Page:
xj+1eiT^Δt/xj=xj+1|pexp ⁣( ⁣ ⁣ip2Δt2m)p|xjdp\begin{aligned} \matrixel{x_{j+1}}{e^{- i \hat{T} \Delta t / \hbar}}{x_j} = \int_{-\infty}^\infty \Inprod{x_{j+1}}{p} \exp\!\Big(\!-\! i \frac{p^2 \Delta t}{2 m \hbar}\Big) \Inprod{p}{x_j} \dd{p} \end{aligned}

In the momentum basis p\Ket{p}, the position basis vectors are represented by plane waves:

p|xj=12πexp ⁣( ⁣ ⁣ixjp)xj+1|p=12πexp ⁣(ixj+1p)\begin{aligned} \Inprod{p}{x_j} = \frac{1}{\sqrt{2 \pi \hbar}} \exp\!\Big( \!-\! i \frac{x_j p}{\hbar} \Big) \qquad \Inprod{x_{j+1}}{p} = \frac{1}{\sqrt{2 \pi \hbar}} \exp\!\Big( i \frac{x_{j+1} p}{\hbar} \Big) \end{aligned}

With this, we return to the inner product and further evaluate the integral:

xj+1eiT^Δt/xj=12πexp ⁣( ⁣ ⁣ip2Δt2m)exp ⁣(i(xj+1xj)p)dp=12π2πmiΔtexp ⁣(im(xj+1xj)22Δt)\begin{aligned} \matrixel{x_{j+1}}{e^{- i \hat{T} \Delta t / \hbar}}{x_j} &= \frac{1}{2 \pi \hbar} \int_{-\infty}^\infty \exp\!\Big(\!-\! i \frac{p^2 \Delta t}{2 m \hbar}\Big) \exp\!\Big(i \frac{(x_{j+1} - x_j) p}{\hbar}\Big) \:dp \\ &= \frac{1}{2 \pi \hbar} \sqrt{\frac{2 \pi m \hbar}{i \Delta t}} \exp\!\Big( i \frac{m (x_{j+1} - x_j)^2}{2 \hbar \Delta t} \Big) \end{aligned}

Inserting this back into the definition of the propagator K(xN,tN;x0,t0)K(x_N, t_N; x_0, t_0) yields:

K=(im2πΔt) ⁣N/2exp ⁣( ⁣j=0N1i(m(xj+1 ⁣ ⁣xj)22ΔtV(xj)Δt) ⁣)dx1dxN1\begin{aligned} K = \Big( \frac{- i m}{2 \pi \hbar \Delta t} \Big)^{\!N / 2} \int\cdots\int \exp\!\bigg(\! \sum_{j = 0}^{N - 1} i \Big( \frac{m (x_{j+1} \!-\! x_j)^2}{2 \hbar \Delta t} - \frac{V(x_j) \Delta t}{\hbar} \Big) \!\bigg) \dd{x_1} \cdots \dd{x_{N-1}} \end{aligned}

For large NN and small Δt\Delta t, the sum in the exponent becomes an integral:

ij=0N1(m(xj+1 ⁣ ⁣xj)22Δt2V(xj))Δtit0tN(12mx˙2V(x))dτ\begin{aligned} \frac{i}{\hbar} \sum_{j = 0}^{N - 1} \Big( \frac{m (x_{j+1} \!-\! x_j)^2}{2 \Delta t^2} - V(x_j) \Big) \Delta t \quad \to \quad \frac{i}{\hbar} \int_{t_0}^{t_N} \Big( \frac{1}{2} m \dot{x}^2 - V(x) \Big) \dd{\tau} \end{aligned}

Upon closer inspection, this integral turns out to be the classical action S[x]S[x], with the integrand being the Lagrangian LL:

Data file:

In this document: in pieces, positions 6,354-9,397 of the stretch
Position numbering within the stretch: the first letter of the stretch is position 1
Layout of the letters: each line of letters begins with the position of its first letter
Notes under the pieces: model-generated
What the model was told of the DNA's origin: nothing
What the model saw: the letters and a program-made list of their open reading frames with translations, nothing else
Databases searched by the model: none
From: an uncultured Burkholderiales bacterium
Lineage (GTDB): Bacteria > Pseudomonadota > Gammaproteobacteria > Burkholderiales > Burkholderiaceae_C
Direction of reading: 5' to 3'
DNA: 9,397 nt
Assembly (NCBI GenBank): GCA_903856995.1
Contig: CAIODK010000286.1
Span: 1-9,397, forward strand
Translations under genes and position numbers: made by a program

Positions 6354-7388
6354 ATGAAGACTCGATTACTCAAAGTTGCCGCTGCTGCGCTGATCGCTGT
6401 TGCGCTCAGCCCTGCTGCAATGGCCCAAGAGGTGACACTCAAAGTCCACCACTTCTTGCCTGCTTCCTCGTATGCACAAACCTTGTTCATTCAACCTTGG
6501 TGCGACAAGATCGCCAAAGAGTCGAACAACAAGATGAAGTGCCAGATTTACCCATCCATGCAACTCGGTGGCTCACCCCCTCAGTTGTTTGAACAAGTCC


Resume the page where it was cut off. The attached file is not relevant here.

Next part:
S[x(t)]=t0tNL(x,x˙,τ)dτ=t0tN(12mx˙2V(x))dτ\begin{aligned} S[x(t)] = \int_{t_0}^{t_N} L(x, \dot{x}, \tau) \dd{\tau} = \int_{t_0}^{t_N} \Big( \frac{1}{2} m \dot{x}^2 - V(x) \Big) \dd{\tau} \end{aligned}

The definition of the propagator KK is then further reduced to the following:

K=(im2πΔt) ⁣N/2exp(iS[x]/)dx1dxN1\begin{aligned} K = \Big( \frac{- i m}{2 \pi \hbar \Delta t} \Big)^{\!N / 2} \int\cdots\int \exp(i S[x] / \hbar) \dd{x_1} \cdots \dd{x_{N-1}} \end{aligned}

Finally, for the purpose of normalization, we define the integral over all paths x(t)x(t) as follows, where we write D[x]D[x] instead of dx\dd{x}:

D[x]limN(im2πΔt) ⁣N/2dx1dxN1\begin{aligned} \int D[x] \equiv \lim_{N \to \infty} \Big( \frac{- i m}{2 \pi \hbar \Delta t} \Big)^{\!N / 2} \int\cdots\int \dd{x_1} \cdots \dd{x_{N-1}} \end{aligned}

We thus arrive at Feynman’s path integral, which sums over all possible paths x(t)x(t):

K=exp(iS[x]/)D[x]=Aallx(t)exp(iS[x]/)\begin{aligned} K = \int \exp(i S[x] / \hbar) \:D[x] = A \sum_{\mathrm{all}\:x(t)} \exp(i S[x] / \hbar) \end{aligned}


  1. R. Shankar, Principles of quantum mechanics, 2nd edition, Springer.
  2. L.E. Ballentine, Quantum mechanics: a modern development, 2nd edition, World Scientific.